Few important definitions that are useful to understand Machine Learning principles. From “Pattern Recognition and Machine Learning” – C. M. Bishop about Machine Learning.

The result of running the **Machine Learning** algorithm can be expressed as a function $y(x)$ which takes a sample image $x$ as input and that generates an output vector $y$, encoded in the same way as the target vectors. The precise form of the function $y(x)$ is determined during a **training phase**, also known as a learning phase, on the basis of the training data. Once the model is trained it can then determine the identity of new sample images. The ability to categorize correctly new examples that differ from those used for training is known as **generalization**. In practical applications, the variability of the input vectors will be such that the training data can comprise only a tiny fraction of all possible input vectors, and so generalization is a central goal in pattern recognition.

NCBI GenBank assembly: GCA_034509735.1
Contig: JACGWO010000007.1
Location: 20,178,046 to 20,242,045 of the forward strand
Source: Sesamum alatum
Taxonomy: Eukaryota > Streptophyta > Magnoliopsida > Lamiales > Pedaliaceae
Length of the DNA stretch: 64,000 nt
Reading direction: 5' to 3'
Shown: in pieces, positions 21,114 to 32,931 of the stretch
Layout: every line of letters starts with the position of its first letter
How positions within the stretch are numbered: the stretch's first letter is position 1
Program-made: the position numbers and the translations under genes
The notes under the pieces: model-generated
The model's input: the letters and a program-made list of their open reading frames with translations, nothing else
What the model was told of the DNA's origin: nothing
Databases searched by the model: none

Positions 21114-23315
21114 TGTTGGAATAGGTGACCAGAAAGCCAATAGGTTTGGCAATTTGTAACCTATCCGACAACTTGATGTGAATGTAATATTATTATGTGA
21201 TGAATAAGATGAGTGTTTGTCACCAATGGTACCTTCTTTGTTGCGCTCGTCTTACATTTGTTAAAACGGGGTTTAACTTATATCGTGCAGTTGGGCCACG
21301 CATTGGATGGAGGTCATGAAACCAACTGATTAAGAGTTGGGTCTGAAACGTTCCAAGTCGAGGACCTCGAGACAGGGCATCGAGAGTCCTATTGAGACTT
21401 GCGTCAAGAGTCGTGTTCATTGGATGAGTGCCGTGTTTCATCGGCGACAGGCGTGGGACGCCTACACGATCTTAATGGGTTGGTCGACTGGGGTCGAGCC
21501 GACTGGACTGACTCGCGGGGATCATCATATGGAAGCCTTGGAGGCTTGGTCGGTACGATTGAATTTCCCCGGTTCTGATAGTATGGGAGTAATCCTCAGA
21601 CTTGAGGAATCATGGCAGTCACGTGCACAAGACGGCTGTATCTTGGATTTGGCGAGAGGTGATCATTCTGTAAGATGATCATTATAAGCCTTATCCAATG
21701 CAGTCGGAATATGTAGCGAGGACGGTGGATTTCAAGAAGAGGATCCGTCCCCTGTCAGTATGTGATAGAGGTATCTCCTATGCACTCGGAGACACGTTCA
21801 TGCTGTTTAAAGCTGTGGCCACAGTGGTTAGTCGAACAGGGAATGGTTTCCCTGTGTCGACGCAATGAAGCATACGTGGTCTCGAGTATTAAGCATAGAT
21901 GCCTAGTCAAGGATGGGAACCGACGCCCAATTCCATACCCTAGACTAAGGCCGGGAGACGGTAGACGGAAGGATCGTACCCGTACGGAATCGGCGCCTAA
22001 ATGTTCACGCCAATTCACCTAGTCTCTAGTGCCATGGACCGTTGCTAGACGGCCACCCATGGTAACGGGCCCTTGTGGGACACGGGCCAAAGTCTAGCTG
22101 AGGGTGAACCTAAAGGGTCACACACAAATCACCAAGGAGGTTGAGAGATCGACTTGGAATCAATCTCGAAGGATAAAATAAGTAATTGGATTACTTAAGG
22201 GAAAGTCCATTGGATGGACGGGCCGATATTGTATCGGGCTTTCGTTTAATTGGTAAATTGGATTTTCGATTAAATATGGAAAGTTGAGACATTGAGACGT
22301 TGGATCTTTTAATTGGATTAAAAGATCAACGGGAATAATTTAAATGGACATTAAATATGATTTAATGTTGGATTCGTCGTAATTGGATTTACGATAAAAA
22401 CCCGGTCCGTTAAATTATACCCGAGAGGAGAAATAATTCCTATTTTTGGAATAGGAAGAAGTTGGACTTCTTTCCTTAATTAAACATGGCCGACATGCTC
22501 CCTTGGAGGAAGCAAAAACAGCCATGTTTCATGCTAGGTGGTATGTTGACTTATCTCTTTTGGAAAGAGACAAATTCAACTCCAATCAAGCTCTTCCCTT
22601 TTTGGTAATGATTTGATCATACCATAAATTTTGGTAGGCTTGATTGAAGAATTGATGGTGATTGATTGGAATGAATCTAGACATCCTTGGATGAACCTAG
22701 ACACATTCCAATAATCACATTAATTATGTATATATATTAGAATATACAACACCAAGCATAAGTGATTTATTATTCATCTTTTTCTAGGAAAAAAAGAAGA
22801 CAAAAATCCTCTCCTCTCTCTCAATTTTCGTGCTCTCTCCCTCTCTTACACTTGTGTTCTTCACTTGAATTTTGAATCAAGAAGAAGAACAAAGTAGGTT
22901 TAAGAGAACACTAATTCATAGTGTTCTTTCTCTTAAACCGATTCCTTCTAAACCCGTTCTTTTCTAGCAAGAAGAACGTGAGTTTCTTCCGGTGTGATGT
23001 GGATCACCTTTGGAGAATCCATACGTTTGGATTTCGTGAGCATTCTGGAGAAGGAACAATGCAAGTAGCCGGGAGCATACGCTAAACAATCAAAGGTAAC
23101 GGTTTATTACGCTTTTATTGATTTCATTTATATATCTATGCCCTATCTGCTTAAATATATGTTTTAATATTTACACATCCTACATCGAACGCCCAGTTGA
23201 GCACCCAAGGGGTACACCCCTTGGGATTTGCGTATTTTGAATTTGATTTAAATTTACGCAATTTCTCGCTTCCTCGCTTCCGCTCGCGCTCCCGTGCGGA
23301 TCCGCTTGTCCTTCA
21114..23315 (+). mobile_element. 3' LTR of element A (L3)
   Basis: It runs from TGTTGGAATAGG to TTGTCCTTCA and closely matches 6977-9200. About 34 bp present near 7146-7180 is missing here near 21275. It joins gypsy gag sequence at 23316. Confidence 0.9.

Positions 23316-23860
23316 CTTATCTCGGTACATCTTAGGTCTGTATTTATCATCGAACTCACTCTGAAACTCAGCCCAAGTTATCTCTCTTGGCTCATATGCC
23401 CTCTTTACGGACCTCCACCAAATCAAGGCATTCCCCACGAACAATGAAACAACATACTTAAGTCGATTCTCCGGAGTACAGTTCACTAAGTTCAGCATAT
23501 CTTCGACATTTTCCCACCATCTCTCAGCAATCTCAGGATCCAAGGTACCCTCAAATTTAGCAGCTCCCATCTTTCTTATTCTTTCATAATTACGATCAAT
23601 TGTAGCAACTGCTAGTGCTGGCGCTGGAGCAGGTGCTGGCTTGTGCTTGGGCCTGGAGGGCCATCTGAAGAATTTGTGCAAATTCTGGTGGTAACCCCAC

Applications in which the training data comprises examples of the input vectors along with their corresponding target vectors are known as **supervised learning problems**. Cases such as the digit recognition example, in which the aim is to assign each input vector to one of a finite number of discrete categories, are called **classification** **problems**. If the desired output consists of one or more continuous variables, then the task is called **regression**.

# Links

- The book by C. M. Bishop: http://research.microsoft.com/en-us/um/people/cmbishop/prml/